SA to Henly

SA to Henly

When I know the route my clients use to get to or from Austin, I often suggest things for them to see. Here’s what I wrote for four Canadians recently:

My tour to the Alamo City goes along US 281, one of the prettiest highways through mid-Texas.

You’ll probably notice a strong German influence in San Antonio and in areas north and west. Look for Teutonic names on street signs and villages.

A few miles north of the Texas 46 intersection, you’ll cross the Guadalupe River, perhaps the state‘s lovliest. Beneath the bridge, behold a couple canoe and inner tube liveries that outfit floating and paddling on those swift rapids.

The crossroads of Twin Sisters gets its name from two matching peaks just to the west. They stand on the divide between the Guadalupe River basin and the Blanco River valley.

In Blanco proper stands the original courthouse from 1885 when Blanco was the county seat. Uptown Restaurant serves decent meals, and you can take a short walk into the municipal park to see the second-oldest live oak in the county. Also there is one of my favorite regional breweries, Real Ale, which makes Fireman’s Four and Full Moon Rye.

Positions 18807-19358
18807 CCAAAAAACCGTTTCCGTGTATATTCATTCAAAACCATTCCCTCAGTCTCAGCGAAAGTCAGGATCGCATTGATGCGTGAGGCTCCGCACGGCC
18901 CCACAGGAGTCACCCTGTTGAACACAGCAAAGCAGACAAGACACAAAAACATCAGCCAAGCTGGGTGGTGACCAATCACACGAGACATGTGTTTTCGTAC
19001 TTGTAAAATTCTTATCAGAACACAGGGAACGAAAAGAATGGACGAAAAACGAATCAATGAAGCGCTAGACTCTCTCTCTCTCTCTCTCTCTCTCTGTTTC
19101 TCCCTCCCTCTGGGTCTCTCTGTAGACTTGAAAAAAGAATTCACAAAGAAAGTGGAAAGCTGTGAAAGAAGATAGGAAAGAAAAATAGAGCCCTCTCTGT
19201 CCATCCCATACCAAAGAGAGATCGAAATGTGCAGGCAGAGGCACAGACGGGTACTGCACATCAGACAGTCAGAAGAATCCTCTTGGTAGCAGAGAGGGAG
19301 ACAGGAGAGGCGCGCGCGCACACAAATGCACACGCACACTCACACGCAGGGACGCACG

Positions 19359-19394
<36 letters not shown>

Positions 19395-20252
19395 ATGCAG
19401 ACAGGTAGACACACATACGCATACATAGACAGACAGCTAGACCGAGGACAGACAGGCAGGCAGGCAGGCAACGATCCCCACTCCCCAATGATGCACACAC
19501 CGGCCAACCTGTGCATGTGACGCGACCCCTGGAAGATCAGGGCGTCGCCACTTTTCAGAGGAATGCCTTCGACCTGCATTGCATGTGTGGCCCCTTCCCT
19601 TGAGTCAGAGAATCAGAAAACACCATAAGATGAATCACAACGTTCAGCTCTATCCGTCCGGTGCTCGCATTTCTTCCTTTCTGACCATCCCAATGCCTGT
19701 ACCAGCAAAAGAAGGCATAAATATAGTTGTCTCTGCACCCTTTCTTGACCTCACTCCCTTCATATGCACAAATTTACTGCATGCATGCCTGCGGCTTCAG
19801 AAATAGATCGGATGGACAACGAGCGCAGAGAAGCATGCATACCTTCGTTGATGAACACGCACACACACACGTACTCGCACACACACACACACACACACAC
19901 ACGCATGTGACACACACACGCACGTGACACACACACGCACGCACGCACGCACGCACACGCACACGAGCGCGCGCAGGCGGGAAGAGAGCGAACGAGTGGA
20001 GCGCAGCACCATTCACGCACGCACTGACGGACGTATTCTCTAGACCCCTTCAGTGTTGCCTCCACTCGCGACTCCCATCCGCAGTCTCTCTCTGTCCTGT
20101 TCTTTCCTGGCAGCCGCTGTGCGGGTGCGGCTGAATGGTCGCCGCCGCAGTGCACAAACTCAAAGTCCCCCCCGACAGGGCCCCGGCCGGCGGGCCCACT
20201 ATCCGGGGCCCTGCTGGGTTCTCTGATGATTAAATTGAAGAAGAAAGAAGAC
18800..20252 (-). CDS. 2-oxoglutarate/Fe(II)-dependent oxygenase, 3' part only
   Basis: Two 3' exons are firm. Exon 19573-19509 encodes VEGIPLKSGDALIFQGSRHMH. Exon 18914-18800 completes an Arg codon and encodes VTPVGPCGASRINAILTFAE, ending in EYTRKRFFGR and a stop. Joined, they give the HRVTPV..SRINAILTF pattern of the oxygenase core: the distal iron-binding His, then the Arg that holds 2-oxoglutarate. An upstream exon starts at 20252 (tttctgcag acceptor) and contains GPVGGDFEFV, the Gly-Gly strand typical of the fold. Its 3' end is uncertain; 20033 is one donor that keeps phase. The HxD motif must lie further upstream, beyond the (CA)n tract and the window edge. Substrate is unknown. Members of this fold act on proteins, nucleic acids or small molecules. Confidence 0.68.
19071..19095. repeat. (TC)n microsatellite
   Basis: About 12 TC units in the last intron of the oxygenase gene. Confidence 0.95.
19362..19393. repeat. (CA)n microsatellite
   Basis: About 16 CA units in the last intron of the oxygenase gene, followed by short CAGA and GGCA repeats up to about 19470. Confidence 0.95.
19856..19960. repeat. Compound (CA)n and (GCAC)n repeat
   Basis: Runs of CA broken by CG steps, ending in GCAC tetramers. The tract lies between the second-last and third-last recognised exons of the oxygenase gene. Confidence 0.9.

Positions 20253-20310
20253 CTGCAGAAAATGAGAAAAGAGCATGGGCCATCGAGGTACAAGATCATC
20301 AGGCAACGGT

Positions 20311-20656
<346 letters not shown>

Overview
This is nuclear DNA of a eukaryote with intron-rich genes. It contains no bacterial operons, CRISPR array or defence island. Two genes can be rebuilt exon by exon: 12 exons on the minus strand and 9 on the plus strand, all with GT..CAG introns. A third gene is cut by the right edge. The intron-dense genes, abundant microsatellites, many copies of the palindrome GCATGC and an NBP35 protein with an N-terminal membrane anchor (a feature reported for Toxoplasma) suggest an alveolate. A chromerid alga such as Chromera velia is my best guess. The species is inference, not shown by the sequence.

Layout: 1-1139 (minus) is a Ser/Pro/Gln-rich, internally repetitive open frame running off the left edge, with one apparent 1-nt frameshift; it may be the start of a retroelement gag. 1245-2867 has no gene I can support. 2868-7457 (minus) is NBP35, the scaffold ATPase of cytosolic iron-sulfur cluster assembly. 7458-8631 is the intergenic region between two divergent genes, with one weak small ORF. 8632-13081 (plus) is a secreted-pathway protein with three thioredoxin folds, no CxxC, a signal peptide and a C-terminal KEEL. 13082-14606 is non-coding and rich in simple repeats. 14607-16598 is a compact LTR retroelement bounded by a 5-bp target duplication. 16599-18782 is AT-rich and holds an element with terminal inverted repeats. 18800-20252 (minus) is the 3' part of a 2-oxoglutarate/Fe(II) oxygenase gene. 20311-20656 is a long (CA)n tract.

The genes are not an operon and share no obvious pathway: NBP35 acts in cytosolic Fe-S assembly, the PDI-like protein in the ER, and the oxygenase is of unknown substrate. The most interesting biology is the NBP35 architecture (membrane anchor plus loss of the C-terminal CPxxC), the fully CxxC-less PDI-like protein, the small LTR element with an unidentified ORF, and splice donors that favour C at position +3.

Please use Ranch Road 165 as a shortcut to Henly. This skirts the river for a few miles. Just past the 2325 junction is Peyton Colony, a Black freedman’s community founded after the US Civil War. You’ll then notice a long upwards slope. Just before the summit, safely pull over and look behind you for one of the grandest views in Central Texas. This is Singleton Pass, which marks the divide between the Blanco River and Onion Creek, a tributary of the Colorado. The Twin Sisters show prominently on the far horizon.

Past Dripping Springs, you’ll begin to see suburban Austin.

There’s more, of course, but these few factoids should enhance your experience a bit. Remember, safety is no accident!